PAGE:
The amount of offsite work carried out by construction firms is likely to surge in the next five years, according to a survey of the industry’s top managers.
Legal firm Clyde & Co found that two-thirds of the top 50 construction firms expect to double the amount of work they carry out away from sites, to improve efficiency, reduce costs, tackle the skills shortage and overcome technical challenges.
In a survey carried out as part of an Innovation in Construction report, 31 senior executives replied and said lack of investment and expertise were the main reasons for sluggish uptake of offsite manufacturing (OSM). Four-fifths (80%) of respondents’ said they only use OSM for 1%-20% of workload, but almost two-thirds (61%) expect that to double in the next five years.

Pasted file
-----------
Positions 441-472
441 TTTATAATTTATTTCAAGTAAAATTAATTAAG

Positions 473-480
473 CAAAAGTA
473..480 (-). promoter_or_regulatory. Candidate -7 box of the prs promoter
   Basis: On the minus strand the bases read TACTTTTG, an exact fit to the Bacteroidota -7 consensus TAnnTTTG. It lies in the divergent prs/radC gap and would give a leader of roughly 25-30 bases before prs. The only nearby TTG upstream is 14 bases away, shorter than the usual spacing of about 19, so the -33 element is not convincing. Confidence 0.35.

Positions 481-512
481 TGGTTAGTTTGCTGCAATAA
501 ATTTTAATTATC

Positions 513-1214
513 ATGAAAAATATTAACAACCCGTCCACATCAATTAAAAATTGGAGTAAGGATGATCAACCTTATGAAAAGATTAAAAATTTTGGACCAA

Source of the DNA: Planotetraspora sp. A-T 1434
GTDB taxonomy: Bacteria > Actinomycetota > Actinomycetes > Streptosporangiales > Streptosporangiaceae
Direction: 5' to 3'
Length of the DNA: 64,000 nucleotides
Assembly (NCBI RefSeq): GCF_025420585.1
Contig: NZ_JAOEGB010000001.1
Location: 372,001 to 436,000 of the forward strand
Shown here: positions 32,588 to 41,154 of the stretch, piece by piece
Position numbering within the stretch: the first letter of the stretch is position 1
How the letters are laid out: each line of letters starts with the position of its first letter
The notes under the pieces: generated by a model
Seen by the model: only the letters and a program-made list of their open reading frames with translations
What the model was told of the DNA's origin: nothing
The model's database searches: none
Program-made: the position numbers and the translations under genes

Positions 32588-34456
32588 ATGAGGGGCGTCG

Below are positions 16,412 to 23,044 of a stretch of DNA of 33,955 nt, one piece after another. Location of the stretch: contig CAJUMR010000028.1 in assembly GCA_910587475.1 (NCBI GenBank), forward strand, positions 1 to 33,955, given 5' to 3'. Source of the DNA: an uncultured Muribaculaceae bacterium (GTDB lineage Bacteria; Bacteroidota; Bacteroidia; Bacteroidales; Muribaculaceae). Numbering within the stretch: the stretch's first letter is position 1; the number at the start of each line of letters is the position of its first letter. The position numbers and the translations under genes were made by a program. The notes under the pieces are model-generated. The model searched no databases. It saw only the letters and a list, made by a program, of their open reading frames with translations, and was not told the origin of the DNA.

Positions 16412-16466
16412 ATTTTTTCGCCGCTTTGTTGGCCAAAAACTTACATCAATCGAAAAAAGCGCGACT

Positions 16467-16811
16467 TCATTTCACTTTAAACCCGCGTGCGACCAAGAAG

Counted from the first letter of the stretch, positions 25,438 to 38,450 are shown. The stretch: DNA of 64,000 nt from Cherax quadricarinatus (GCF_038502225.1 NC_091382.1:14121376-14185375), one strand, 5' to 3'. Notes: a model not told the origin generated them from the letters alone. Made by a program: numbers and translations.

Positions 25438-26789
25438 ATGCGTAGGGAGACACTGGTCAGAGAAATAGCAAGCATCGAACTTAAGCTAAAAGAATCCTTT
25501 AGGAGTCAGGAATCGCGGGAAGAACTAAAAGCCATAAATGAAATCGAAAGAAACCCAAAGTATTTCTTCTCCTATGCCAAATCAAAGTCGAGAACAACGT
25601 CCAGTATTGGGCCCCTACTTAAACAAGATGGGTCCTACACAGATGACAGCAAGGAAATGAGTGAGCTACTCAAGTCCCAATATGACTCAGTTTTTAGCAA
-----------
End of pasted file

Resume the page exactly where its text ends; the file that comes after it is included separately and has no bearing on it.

Just over half said they had invested 0-2% of revenue in OSM in the past five years, but the majority expect to increase that to 3-5% in the next five. ‘OSM is now being heralded by many as the key to tackling chronic low productivity problems,’ said Robert Meakin, projects and construction partner at Clyde & Co.
‘Momentum has been building and, with the government actively encouraging the use of OSM in some of its projects, the tipping point appears to be within reach.’